They were shameful because they reduced civilians to mere messages (“The only thing the Brits understand!”) They were were also dishonest in their depravity. Think about what they did – time and again. They placed a bomb in a public place. Then by way of a warning, they gave their victims a “sporting chance” of escape. Subsequently, they expressed go-by-the-wall regret over the casualties (Irish and British) and said that it wouldn’t have happened if the authorities had acted more promptly on their warning or if the British were not occupying Ireland.

Thus the PIRA campaign of war crimes was a nasty episode in Irish history. Best forgotten completely? No! Let it serve as a warning that some Irish people can sink to the obscenities witnessed in so many countries. For that reason it must become part of our history, evidence that the Irish are capable of evil deeds. However, it most certainly should not become a part of us as one narrative among many. It cannot be commemorated with any suggestion of pride, let alone celebrated.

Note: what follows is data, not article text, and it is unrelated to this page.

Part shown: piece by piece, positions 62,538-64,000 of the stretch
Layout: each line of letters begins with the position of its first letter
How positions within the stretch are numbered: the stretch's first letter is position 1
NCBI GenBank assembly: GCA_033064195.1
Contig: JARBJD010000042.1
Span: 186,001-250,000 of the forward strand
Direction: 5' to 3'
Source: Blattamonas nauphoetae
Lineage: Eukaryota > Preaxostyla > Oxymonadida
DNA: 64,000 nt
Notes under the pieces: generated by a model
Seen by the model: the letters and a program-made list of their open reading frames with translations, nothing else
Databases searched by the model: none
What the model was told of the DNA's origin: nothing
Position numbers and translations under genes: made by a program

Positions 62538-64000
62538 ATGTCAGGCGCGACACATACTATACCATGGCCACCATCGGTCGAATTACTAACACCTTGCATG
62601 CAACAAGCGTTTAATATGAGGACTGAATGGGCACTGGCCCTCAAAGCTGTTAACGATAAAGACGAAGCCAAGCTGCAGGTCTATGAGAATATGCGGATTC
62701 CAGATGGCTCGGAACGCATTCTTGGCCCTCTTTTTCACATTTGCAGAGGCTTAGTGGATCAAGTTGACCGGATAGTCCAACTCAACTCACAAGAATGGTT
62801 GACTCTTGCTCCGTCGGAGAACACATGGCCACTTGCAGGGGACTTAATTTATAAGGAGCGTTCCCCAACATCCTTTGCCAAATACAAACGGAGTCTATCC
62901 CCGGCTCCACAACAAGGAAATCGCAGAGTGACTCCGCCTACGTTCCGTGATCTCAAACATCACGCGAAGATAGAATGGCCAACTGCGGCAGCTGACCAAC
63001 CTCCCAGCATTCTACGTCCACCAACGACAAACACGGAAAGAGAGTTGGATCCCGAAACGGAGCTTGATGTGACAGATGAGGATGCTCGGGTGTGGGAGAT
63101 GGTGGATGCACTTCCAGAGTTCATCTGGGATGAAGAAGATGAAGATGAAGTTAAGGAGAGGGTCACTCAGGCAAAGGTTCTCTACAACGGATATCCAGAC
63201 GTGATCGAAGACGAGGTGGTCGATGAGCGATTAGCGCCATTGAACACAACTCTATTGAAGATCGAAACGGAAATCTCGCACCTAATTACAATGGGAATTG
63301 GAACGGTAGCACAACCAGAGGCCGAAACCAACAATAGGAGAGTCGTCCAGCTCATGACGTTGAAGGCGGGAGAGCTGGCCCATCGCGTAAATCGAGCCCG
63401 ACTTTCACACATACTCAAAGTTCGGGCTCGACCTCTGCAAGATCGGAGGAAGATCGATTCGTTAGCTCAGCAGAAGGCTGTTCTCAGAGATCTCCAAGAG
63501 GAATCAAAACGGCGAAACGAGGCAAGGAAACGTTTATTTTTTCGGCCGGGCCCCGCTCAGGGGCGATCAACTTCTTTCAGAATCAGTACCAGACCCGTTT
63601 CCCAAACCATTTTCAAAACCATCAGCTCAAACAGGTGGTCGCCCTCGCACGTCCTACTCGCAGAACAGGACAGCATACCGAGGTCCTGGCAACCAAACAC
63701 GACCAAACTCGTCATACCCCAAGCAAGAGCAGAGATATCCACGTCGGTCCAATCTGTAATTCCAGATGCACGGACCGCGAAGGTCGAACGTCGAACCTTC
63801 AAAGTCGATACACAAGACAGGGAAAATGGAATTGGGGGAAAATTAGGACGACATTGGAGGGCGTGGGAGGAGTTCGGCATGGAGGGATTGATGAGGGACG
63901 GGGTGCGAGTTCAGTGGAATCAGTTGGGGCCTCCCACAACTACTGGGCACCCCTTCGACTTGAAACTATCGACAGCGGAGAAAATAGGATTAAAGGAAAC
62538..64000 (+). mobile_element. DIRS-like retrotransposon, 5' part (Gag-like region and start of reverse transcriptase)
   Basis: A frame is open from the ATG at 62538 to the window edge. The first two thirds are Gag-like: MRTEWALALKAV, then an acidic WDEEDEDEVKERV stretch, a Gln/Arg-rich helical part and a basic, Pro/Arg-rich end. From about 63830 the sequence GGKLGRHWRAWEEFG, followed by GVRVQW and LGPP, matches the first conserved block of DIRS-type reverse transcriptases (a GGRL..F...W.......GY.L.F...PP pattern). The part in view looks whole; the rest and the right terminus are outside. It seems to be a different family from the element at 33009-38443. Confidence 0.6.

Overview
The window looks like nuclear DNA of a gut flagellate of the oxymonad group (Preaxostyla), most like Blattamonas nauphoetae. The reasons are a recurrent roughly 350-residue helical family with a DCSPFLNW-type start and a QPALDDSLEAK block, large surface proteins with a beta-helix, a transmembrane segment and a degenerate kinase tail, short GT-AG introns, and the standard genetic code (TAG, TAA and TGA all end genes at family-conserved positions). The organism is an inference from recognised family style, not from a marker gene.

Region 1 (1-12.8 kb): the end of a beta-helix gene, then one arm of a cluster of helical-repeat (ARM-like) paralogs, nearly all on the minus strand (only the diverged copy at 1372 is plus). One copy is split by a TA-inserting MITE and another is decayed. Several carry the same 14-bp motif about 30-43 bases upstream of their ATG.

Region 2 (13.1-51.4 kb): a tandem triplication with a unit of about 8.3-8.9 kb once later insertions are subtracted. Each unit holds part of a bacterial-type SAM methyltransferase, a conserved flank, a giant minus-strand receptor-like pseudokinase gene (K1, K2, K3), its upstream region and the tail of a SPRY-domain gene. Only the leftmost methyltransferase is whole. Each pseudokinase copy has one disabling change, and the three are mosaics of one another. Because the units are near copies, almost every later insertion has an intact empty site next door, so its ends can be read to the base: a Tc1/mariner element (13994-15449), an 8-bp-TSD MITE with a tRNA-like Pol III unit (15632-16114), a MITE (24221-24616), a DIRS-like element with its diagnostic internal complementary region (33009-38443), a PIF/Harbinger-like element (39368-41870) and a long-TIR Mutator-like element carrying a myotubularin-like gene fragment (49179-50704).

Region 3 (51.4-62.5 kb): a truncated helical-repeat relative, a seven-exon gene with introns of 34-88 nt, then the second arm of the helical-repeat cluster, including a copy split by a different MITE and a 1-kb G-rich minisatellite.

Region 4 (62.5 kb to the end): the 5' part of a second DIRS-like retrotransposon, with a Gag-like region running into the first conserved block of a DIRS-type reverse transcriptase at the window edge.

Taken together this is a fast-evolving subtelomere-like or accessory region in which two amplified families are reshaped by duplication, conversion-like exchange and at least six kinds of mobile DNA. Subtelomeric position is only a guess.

It might have been possible to put it to the backs of our minds and move on (We are constantly reminded that young people don’t remember the sordid PIRA targeting.) but Sinn Fein won’t allow that. They want it made normal that in today’s Ireland we tolerate the celebration of war crimes – worse, a campaign of war crimes.

In this they are usually facilitated by Irish journalism which hides behind conventional approaches to news and impartiality. Today SF speakers are passively granted a hearing. They state their views on public controversies of all kind as if they were an honoured part of our republic. This spineless and now established media approach is analogous to the effete silence faced by someone who habitually spouts vile nonsense. That is to say, otherwise decent people too often opt for a quiet life rather than confront a neighbour, friend or family member. In so doing they fail a basic test. A citizen of a republic has a responsibility to tell a blackguard that they ought to be ashamed of themselves and to do it day after day.